Copyright © 2006 Trumpet Ministries, Inc. All Rights Reserved

Scripture taken from the HOLY BIBLE, NEW INTERNATIONAL VERSION. Copyright © 1973, 1978, 1984 International Bible Society. Used by permission of Zondervan Bible Publishers.

Sometimes we hear that all our efforts to be righteous are as filthy rags in God’s sight. The result of this emphasis is that Christians often make little or no effort to live righteously, believing that God is concerned only with their belief in Christ, not with their behavior. This misunderstanding of Isaiah, and of the Gospel of the Kingdom, has produced moral chaos in the churches.


All of us have become like one who is unclean, and all our righteous acts are like filthy rags; we all shrivel up like a leaf, and like the wind our sins sweep us away. (Isaiah 64:6)

The above may be one of the most commonly quoted passages in Christianity.

“All our righteous acts are like filthy rags.”

This attitude toward human behavior goes along with the current formula for salvation:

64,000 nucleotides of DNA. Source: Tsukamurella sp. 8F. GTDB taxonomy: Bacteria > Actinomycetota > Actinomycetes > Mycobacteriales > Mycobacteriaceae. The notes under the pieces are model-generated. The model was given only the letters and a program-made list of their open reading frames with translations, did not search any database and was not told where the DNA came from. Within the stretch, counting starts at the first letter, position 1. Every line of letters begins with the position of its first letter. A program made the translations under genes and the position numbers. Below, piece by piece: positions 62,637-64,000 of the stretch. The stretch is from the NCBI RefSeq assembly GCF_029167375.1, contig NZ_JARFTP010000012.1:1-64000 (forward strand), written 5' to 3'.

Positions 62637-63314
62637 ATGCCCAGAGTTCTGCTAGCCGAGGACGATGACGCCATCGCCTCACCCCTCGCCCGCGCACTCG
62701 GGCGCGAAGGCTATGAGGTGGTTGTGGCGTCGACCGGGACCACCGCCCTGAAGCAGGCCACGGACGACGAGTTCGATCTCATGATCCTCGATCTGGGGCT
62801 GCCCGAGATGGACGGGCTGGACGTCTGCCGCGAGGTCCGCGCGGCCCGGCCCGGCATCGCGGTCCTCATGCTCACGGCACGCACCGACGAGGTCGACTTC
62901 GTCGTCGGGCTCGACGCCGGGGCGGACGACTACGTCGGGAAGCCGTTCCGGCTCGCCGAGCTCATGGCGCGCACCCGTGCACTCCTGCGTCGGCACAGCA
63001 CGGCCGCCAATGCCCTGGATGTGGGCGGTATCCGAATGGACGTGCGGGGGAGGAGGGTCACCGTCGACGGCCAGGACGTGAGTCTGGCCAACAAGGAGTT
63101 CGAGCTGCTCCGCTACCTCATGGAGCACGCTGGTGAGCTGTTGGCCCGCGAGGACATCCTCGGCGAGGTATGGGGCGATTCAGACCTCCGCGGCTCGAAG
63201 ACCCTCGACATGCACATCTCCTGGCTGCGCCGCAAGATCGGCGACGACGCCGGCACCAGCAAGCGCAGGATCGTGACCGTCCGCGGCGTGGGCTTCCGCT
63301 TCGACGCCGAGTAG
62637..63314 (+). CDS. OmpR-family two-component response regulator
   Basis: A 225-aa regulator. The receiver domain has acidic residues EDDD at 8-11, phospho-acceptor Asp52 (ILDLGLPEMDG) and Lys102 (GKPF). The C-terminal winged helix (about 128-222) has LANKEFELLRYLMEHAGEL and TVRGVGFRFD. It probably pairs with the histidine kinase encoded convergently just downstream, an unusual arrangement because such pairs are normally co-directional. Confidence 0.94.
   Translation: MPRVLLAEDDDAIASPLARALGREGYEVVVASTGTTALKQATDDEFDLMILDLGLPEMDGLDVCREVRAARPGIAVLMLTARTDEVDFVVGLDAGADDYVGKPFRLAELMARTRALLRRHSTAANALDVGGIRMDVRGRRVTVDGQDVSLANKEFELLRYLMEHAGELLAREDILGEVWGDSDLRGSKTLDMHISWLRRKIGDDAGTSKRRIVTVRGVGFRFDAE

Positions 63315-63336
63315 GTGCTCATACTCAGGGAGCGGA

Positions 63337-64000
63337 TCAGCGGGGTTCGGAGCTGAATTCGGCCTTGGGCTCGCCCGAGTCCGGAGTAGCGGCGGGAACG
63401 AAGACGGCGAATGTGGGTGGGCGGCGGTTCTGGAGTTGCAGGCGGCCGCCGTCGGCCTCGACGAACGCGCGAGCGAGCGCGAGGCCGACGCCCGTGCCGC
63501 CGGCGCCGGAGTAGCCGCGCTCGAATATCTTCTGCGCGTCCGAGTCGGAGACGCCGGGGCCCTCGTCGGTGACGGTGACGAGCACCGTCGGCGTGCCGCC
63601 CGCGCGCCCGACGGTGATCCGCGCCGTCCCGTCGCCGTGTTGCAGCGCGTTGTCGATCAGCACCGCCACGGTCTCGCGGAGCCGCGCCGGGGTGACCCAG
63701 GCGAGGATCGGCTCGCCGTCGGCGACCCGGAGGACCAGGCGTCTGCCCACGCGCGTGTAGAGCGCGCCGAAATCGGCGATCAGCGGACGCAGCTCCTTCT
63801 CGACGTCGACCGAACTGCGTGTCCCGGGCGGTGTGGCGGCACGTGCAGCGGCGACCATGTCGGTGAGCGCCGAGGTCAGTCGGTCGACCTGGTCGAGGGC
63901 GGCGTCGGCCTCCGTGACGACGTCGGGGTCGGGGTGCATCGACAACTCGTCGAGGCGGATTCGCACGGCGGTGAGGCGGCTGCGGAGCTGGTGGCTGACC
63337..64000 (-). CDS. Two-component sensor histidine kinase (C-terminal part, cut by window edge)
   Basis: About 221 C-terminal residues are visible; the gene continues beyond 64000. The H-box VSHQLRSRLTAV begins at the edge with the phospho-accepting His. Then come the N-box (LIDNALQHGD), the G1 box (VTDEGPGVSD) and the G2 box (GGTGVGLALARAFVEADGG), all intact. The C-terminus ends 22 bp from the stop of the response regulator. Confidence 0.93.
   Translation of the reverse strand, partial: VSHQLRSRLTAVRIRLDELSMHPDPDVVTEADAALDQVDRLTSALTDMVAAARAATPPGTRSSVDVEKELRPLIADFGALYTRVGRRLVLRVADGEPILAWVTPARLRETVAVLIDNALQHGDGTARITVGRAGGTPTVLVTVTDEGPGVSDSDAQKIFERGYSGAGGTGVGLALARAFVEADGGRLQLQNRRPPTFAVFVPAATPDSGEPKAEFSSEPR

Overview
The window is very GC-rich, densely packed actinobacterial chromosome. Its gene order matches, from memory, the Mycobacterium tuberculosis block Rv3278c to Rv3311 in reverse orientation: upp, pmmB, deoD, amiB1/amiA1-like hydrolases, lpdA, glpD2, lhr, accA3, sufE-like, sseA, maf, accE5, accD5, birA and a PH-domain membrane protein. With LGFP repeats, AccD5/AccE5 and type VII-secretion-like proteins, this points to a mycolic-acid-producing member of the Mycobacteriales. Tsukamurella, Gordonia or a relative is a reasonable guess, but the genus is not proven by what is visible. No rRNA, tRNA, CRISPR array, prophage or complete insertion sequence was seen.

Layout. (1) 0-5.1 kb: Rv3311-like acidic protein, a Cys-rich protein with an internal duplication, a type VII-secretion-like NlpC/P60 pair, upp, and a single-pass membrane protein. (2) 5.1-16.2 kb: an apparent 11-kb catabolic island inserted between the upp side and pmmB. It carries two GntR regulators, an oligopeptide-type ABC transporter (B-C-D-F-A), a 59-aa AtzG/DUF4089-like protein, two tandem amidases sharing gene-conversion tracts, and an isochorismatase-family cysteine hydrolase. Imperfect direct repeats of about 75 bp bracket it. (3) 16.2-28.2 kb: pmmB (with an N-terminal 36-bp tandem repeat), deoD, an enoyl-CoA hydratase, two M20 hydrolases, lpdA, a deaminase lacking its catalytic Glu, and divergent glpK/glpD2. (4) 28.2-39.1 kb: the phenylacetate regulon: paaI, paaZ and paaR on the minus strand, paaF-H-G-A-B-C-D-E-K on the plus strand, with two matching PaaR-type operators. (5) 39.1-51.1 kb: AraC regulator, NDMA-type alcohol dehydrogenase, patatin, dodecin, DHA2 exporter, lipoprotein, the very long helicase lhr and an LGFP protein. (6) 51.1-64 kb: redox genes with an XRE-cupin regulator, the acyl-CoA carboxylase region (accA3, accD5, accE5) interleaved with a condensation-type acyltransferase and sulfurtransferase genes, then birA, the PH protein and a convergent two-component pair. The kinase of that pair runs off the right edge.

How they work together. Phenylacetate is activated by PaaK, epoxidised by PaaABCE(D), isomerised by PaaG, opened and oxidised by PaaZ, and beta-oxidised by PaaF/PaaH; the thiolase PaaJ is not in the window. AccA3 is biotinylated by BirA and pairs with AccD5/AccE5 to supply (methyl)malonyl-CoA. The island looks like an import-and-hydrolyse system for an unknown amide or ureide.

• All of us have sinned.
  • No matter how we try, all our righteous acts are like filthy rags.
  • We cannot save ourselves.
  • Christ died and shed his blood to make an atonement for our sins.
  • If by faith we receive the atonement, God will forgive all our sin and take us to Heaven when we die.

It absolutely is true that all of us have sinned.
It absolutely is true that we cannot save ourselves.
It absolutely is true that Christ died and shed his blood to make an atonement for our sins.

These three of the five statements above are scriptural and indisputable. The remaining two concepts are not as valid because one is misapplied and one is partly true.

  • The one that is misapplied is: No matter how we try, all our righteous acts are like filthy rags.
  • The one that is partly true is: If by faith we receive the atonement, God will forgive all our sin and take us to Heaven when we die.

It is true and scriptural that if by faith we receive the atonement, God will forgive all our sin.